cmd.AddArrayParameters("Age", new int[] { 1, 2, 3 });

Notice the "{Age}" in the sql statement is the same as the parameter name we are sending to AddArrayParameters. AddArrayParameters will replace the value with the correct parameters.

Tuesday, June 1, 2021
 
Trott
answered 7 Months ago
75

For Mysql -

Setting array is not possible in Mysql.

Instead of that you can form a query for (?,?,..) in the loop and same way for setting values.

String[] Parameter = { "user1", "Administrator" };
String query = "select * from userinfo where firstname in (";
String temp = "";

for(i = 0; i < Parameter.length; i++) {
  temp += ",?";
}

temp = temp.replaceFirst(",", "");
temp += ")";
query = query + temp;

PreparedStatement pst = conn.prepareStatement(query);

so query becomes

select * from userinfo where firstname in (?,?)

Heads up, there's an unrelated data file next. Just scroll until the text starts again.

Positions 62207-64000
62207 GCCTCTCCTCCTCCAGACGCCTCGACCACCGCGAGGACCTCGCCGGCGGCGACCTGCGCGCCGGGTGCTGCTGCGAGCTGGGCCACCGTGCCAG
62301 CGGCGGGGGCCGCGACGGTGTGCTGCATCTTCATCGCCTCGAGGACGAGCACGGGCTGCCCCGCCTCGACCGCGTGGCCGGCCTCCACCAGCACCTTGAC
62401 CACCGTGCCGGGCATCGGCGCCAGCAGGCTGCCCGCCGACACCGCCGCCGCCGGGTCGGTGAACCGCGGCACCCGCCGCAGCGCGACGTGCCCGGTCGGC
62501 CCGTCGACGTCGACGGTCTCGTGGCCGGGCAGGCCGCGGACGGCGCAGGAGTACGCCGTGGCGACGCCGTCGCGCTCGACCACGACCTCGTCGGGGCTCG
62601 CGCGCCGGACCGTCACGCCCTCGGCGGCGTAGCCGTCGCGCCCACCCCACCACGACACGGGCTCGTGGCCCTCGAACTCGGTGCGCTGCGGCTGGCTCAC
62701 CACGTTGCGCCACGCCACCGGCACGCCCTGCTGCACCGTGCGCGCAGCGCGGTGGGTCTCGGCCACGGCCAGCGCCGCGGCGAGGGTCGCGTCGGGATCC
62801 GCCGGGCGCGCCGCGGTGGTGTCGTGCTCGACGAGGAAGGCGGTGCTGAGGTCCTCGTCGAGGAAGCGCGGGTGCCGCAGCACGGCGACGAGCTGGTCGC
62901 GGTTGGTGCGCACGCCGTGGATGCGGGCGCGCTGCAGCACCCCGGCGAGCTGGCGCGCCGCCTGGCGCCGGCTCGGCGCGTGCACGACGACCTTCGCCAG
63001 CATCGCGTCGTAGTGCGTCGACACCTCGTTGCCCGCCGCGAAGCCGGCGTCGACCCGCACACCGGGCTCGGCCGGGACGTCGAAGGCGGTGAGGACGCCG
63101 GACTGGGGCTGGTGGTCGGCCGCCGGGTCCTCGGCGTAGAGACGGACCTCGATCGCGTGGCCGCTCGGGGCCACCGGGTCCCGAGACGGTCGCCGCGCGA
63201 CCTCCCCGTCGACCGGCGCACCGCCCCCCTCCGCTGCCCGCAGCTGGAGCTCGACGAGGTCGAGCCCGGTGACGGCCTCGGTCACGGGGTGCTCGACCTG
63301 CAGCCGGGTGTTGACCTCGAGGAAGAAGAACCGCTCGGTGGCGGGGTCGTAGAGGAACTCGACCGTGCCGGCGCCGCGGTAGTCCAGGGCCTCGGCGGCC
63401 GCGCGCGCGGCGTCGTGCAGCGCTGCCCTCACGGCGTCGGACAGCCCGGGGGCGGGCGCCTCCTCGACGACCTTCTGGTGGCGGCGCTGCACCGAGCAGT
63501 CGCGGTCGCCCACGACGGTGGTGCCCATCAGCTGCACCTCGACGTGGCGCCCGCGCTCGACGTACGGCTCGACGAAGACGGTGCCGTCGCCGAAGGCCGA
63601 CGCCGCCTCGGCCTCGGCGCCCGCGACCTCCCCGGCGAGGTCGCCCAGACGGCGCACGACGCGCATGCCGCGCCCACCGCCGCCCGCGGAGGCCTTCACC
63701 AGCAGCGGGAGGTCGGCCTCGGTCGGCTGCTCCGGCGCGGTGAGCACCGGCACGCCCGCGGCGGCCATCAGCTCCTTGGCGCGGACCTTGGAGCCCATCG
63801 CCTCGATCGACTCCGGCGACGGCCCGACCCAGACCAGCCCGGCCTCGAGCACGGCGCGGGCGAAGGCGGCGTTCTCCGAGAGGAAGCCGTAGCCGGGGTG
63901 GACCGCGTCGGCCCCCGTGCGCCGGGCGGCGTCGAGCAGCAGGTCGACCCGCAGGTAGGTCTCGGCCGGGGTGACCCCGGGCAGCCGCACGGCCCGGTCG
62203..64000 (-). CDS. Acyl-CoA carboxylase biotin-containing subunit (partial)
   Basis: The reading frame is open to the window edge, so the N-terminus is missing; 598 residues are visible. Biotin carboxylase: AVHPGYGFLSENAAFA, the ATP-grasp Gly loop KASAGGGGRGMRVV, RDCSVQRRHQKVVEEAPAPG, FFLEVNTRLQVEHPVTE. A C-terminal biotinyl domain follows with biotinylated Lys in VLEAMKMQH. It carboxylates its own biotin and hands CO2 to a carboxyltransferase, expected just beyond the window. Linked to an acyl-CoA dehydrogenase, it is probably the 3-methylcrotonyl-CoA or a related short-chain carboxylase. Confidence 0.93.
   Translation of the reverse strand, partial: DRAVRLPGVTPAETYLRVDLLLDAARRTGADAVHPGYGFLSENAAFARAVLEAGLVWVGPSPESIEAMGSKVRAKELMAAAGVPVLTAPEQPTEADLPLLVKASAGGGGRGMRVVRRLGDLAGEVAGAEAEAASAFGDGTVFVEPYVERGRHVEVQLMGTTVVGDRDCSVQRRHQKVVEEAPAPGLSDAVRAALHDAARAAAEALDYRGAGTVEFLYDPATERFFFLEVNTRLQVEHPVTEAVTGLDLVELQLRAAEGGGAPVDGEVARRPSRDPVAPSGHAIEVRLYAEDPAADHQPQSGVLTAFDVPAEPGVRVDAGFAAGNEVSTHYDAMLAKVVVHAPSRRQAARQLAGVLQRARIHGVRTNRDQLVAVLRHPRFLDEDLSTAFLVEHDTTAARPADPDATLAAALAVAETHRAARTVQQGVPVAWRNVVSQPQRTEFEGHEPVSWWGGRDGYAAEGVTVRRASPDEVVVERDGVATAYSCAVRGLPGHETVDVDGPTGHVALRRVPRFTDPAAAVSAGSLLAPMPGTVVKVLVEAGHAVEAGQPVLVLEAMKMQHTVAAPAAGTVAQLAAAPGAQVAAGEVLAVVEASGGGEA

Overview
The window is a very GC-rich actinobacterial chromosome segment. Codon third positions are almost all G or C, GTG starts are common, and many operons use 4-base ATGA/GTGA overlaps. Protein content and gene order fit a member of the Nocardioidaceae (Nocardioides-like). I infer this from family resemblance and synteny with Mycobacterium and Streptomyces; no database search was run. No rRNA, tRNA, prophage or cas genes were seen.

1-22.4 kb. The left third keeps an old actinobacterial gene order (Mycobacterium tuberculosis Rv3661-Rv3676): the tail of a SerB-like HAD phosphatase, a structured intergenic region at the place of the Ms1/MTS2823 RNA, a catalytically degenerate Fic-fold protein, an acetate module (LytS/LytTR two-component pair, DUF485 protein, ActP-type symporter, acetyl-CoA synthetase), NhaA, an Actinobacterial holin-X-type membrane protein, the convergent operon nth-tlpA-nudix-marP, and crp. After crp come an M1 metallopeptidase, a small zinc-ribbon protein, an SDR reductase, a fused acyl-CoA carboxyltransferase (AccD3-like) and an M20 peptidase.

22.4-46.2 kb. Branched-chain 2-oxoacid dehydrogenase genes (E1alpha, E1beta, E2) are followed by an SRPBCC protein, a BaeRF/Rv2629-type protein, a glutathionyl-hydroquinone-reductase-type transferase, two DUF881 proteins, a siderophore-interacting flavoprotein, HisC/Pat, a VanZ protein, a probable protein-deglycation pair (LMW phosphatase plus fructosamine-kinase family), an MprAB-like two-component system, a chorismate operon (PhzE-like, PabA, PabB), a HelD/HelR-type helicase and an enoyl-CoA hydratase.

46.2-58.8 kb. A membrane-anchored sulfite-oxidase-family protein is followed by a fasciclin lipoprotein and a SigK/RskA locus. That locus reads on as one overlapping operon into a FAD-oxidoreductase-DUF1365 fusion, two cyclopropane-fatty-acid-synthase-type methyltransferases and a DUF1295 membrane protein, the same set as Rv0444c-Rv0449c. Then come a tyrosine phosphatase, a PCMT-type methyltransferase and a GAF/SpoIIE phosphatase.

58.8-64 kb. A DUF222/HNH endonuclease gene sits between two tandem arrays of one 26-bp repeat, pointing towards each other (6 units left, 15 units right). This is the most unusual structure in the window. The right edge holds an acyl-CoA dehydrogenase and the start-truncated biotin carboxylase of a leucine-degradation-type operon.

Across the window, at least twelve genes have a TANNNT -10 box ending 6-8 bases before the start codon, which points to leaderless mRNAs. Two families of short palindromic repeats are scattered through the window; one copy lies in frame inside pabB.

and pass values also using loop.

For Oracle -

ArrayDescriptor arrayDescriptor = ArrayDescriptor.createDescriptor("CHAR_ARRAY", conn);
String[] Parameter = { "user1", "Administrator" };
java.sql.Array sqlArray = new oracle.sql.ARRAY(arrayDescriptor, conn, content);
.
.
pstmt.setArray(1, sqlArray);
Tuesday, August 3, 2021
 
Null
answered 4 Months ago
42

This seems to be as close to a work around as I can find. Do the inter-function calls from VBA

If you make something like this

Public Function funBA(n As Variant) As Variant
    funBA = funB(funA(n))
End Function

it seems to work up to n=2^24=2^8^3 (which doesn't look like any data type break point in VBA which is where the hang up is, but that's a pretty big array)

Saturday, August 14, 2021
 
d8aninja
answered 4 Months ago
55